“It looked incredibly unattractive,” said Loren Rucinski, director of Facilities Services. “In fact, it wasn’t in great shape when I got here 30 years ago. This is something I’ve wanted to do for a long time.”
First, stonecutters from Adam Ross Cut Stone in Albany measured every inch of the monument. Using Indiana limestone and Barre Vermont granite, they meticulously matched the stone’s 104 individual pieces.
“We’re calling it a restoration, but it’s really a replication,” Rucinski said.
Led by Elio Stocchetti, master mason of AJS Masonry Co. in nearby Clifton Park, workers surrounded the monument with scaffolding, and, armed with small hammers and other tools, spent two weeks methodically chipping away the old stone.
“You have to have a passion for this,” said Stocchetti, who learned his trade in Italy. He has been handling stone for nearly 32 years.
Aided in part by a crane, Stocchetti and his crew must carefully reassemble the 104 numbered new pieces that have been cut, essentially creating a brand new monument.
“It’s like a big puzzle,” said Paul Matarazzo, associate director of Capital Projects and College Properties, who is overseeing the project.
Bronze plaques attached to the front and back of the stone, one describing Payne, the other with the words to “Home, Sweet Home,” are also being refurbished.
When the month-long project is completed, the stone should look as fresh as it did in 1911, Rucinski said.
“It’s an important part of our history, and I’m glad we were able to have the funding to get it done.”
To thee I'll return, overburdened with care;
The heart's dearest solace will smile on me there;
No more from that cottage again will I roam;
Be it ever so humble, there's no place like home.
In 1842, Payne was appointed consul at Tunis. He died there in 1852. His remains were eventually returned to Washington, where a memorial service attended by President Chester Arthur, Class of 1848, was held. A full choir sang “Home, Sweet Home.”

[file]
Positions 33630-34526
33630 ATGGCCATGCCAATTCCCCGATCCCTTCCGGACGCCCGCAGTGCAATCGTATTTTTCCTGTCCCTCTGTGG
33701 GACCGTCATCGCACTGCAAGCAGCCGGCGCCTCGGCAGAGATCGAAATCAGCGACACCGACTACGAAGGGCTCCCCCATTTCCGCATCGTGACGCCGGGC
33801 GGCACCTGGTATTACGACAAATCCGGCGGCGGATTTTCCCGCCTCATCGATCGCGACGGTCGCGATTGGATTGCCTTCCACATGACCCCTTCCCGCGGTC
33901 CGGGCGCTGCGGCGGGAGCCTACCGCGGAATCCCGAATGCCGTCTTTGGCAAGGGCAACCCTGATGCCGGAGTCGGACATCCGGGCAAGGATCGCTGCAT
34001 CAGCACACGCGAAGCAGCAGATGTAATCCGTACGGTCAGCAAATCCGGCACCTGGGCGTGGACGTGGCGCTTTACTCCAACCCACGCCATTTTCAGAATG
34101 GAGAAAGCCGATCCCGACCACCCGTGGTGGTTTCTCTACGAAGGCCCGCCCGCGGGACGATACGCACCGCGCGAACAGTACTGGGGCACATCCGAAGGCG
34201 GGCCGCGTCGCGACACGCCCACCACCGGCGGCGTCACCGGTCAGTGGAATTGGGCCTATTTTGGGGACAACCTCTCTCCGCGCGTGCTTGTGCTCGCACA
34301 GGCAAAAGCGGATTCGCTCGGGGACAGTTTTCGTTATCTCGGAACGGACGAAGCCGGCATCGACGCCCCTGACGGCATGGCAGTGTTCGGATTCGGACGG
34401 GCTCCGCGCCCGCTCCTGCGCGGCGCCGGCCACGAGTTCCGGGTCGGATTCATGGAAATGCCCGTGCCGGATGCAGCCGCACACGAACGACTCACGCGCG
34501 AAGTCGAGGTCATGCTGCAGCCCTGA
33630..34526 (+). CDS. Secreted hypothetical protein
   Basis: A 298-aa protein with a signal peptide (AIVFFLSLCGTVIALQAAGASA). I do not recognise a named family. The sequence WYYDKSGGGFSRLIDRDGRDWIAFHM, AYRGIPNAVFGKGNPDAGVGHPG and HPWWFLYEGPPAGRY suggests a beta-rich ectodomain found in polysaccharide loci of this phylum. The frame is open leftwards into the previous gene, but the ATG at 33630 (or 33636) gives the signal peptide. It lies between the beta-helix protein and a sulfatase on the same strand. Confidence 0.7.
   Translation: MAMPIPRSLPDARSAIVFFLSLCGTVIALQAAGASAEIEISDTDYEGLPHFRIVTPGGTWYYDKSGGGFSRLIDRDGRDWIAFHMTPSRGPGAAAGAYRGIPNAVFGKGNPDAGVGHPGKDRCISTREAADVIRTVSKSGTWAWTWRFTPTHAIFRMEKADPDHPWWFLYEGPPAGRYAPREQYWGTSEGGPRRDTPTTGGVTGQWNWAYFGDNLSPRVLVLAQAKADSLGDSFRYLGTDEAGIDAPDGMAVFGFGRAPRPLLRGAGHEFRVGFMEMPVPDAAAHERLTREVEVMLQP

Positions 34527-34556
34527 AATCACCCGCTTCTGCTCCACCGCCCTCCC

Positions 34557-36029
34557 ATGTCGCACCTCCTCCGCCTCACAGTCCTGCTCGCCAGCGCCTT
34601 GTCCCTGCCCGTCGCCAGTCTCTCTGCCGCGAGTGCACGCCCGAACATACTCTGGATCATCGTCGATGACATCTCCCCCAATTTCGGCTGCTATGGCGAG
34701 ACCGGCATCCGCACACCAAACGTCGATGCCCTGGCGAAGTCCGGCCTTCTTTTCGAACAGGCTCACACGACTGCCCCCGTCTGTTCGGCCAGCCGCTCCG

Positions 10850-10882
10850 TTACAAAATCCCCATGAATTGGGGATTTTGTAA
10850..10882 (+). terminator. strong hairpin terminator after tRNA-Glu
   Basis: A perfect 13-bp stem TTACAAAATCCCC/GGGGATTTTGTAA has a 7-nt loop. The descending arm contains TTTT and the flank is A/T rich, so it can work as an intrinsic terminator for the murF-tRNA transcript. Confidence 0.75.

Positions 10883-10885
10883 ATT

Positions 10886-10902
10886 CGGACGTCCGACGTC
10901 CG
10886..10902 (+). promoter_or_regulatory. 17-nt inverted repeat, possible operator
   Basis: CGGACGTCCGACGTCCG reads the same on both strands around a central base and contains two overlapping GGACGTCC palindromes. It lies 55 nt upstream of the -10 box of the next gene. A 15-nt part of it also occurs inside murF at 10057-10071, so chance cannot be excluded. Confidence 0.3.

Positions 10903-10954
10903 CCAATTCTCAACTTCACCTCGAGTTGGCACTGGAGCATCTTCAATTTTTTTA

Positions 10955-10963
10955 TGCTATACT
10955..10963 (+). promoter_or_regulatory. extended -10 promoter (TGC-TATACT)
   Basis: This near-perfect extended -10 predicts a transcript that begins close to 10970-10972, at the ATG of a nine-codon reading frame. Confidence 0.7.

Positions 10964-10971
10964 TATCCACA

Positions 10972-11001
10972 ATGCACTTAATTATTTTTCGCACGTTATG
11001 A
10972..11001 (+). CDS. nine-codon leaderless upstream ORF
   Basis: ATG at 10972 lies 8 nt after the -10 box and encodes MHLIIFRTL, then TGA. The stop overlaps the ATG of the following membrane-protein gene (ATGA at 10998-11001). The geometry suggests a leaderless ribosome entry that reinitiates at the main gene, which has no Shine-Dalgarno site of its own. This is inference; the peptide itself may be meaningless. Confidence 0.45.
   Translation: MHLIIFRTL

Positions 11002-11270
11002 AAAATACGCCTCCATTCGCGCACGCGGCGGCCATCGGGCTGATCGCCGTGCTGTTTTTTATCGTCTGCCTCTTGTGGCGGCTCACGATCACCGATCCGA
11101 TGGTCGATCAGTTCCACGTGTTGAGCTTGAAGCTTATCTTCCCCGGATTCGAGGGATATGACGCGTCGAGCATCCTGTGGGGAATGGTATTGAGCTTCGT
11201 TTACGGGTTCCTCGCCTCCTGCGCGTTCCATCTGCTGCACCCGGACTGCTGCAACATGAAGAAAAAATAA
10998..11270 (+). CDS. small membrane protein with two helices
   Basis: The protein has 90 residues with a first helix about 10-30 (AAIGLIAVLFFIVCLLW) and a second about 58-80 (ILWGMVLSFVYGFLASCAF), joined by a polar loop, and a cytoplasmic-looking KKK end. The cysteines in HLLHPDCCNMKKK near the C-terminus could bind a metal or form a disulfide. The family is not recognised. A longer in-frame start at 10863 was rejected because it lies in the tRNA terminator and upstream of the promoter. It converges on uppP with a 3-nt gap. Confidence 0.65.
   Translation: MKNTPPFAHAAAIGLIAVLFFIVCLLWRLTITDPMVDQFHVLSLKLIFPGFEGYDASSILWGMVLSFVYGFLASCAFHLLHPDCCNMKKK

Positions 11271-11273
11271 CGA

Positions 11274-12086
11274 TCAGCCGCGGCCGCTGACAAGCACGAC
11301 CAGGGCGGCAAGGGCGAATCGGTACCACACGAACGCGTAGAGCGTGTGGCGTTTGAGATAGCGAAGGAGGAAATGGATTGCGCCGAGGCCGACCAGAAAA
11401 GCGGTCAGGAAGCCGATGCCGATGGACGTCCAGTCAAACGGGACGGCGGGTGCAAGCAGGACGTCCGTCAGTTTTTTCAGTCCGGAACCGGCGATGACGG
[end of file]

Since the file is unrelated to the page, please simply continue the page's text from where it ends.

A nomad most of his life, Payne once said of his song: “Surely there is something strange in the fact that it should have been my lot to cause so many people in the world to boast of the delights of home, when I never had a home of my own, and never expect to have one now - especially since those here at Washington who possess the power seem so reluctant to allow me the means of earning one!”
The song’s hold on people prompted Cornelius E. Franklin ’33 to propose the gateway at an alumni event in New York City in 1910. President Charles Richmond lent his support.
“If John Howard Payne, through his song of ‘Home, Sweet Home’ has ever been an influence in your life, has touched a chord of stirred feelings that ennobled, inspired, or consoled you – you may wish to have some little share in this memorial to an apostle of home life,” read the pitch seeking donations of $1 to $50 for the project.
At the dedication, a Harvard professor spoke about Payne’s life. Metropolitan Opera soprano Alma Gluck closed the ceremony with a moving rendition of “Home, Sweet Home.”